Get all the details!
Via Dattner Architects
Although rental prices are dropping in Williamsburg due to the impending L-train shutdown, a recently launched lottery is offering up a can’t-miss deal. A brand new building located at 105 South Fifth Street has 38 affordable units up for grabs. In addition to the housing units, the Datter Architects-designed mixed-use project features roughly 4,000 square feet of retail and a 1,000-square-foot medical facility. Qualifying New Yorkers earning 60 percent of the area median income can apply for apartments ranging from an $865/month studio to a $1,121/month two-bedroom.
Find out if you qualify
It’s time to think about gardening–a seasonal rite that’s something of a challenge for most city-dwellers. Living Lots NYC is a clearinghouse of information that New Yorkers can use to turn vacant land into community spaces. Begun as a pilot project that ran from 2011 to 2015, which led to the to the official transformation of 32 vacant lots, Living Lots NYC was created by community organization 596 Acres as a database that New Yorkers can use to find, unlock, and protect the shared resource of the city’s vacant lots. According to the map, at this particular moment, there are 877 sites throughout 626 acres of vacant public land, 18 sites on 8 acres of private land opportunities, and 559 sites on 211 acres to which people have access.
Check out the city’s green opportunities
Photo via The Gutter (L); Trump Tower via Krystal T’s Flickr (R)
- Vintage-themed bowling alley the Gutter, which has locations in Williamsburg and LIC, will open at Essex Crossing. This outpost will have a mid-century-modern aesthetic. [The Lo-Down]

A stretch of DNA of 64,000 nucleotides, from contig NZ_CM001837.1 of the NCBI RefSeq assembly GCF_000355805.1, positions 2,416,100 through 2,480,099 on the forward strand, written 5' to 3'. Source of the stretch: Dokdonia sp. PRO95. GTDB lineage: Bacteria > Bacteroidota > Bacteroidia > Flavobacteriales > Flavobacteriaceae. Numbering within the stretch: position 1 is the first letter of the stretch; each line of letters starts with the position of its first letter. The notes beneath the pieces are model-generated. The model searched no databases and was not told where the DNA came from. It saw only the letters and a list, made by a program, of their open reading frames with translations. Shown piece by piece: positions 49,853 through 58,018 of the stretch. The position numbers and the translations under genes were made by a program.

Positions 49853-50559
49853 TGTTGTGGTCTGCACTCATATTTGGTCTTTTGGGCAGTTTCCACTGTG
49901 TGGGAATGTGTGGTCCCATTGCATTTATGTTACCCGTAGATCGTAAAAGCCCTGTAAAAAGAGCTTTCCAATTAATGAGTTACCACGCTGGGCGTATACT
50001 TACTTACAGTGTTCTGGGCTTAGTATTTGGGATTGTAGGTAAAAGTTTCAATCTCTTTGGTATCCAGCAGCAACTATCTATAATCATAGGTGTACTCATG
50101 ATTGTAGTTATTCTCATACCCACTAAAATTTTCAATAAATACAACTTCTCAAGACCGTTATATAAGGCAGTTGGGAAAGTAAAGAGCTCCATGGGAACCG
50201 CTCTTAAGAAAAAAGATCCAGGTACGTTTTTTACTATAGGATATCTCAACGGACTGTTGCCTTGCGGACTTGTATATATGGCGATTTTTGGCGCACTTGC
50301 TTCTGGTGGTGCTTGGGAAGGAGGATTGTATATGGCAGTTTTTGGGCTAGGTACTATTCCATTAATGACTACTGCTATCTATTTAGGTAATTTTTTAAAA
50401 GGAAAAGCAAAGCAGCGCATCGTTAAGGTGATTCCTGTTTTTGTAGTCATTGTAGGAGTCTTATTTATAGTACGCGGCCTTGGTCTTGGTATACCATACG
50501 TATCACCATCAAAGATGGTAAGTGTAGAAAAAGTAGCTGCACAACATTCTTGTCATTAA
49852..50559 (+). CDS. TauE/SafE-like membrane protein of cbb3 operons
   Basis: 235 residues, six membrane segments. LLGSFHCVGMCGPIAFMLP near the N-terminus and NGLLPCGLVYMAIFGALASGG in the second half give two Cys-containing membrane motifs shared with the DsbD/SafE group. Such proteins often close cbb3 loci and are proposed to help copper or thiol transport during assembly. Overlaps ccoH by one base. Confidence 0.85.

- The fatal fire earlier this month at Trump Tower was caused by too many electronic devices hooked into power strips. [NYDN]
- NYC has not opened an entirely new subway line since 1940. Here’s why. [City Lab]
- The City Council wants to add $2M to a task force targeting illegal Airbnbs. [Crain’s]
- An event at Federal Hall will recreate George Washington’s 1789 inaugural ball. [Untapped Cities]
- Though subway delays are usually blamed on the antiquated system, recent issues were due to technology installed in 2006. [amNY]
Current side via Wikimedia; 799 Broadway Rendering via Perkins+Will
Plans for the office development proposed on the site of the former St. Denis Hotel in the East Village progressed last week, after Normandy Real Estate Partners filed new permit applications. Located at 799 Broadway, the 165-year-old hotel will be demolished and later replaced with a 12-story office building. New permits reveal a change in architects, from CetraRuddy to Perkins+Will as well as a slight shrinkage of space, from 190,000 to 183,000 square feet (h/t The Real Deal).
Find out more
Photo via CityRealty
Here’s your chance to live in pretty Prospect-Lefferts Gardens for, perhaps, less than the neighborhood’s market-rate rents. An affordable housing lottery is opening for seven units in a new, eight-story building at 212 Linden Boulevard. As 6sqft recently uncovered, many middle-income apartments throughout the city serve more to subsidize the truly affordable units, and therefore, don’t come in that much cheaper. Here, the homes are available to those earning 130 percent of the median income and range from $1,800/month studios to $2,714/month two-bedrooms. By comparison, the market-rate rentals range from $1,850/one bedrooms to $3,000/month two-bedrooms.
Find out if you qualify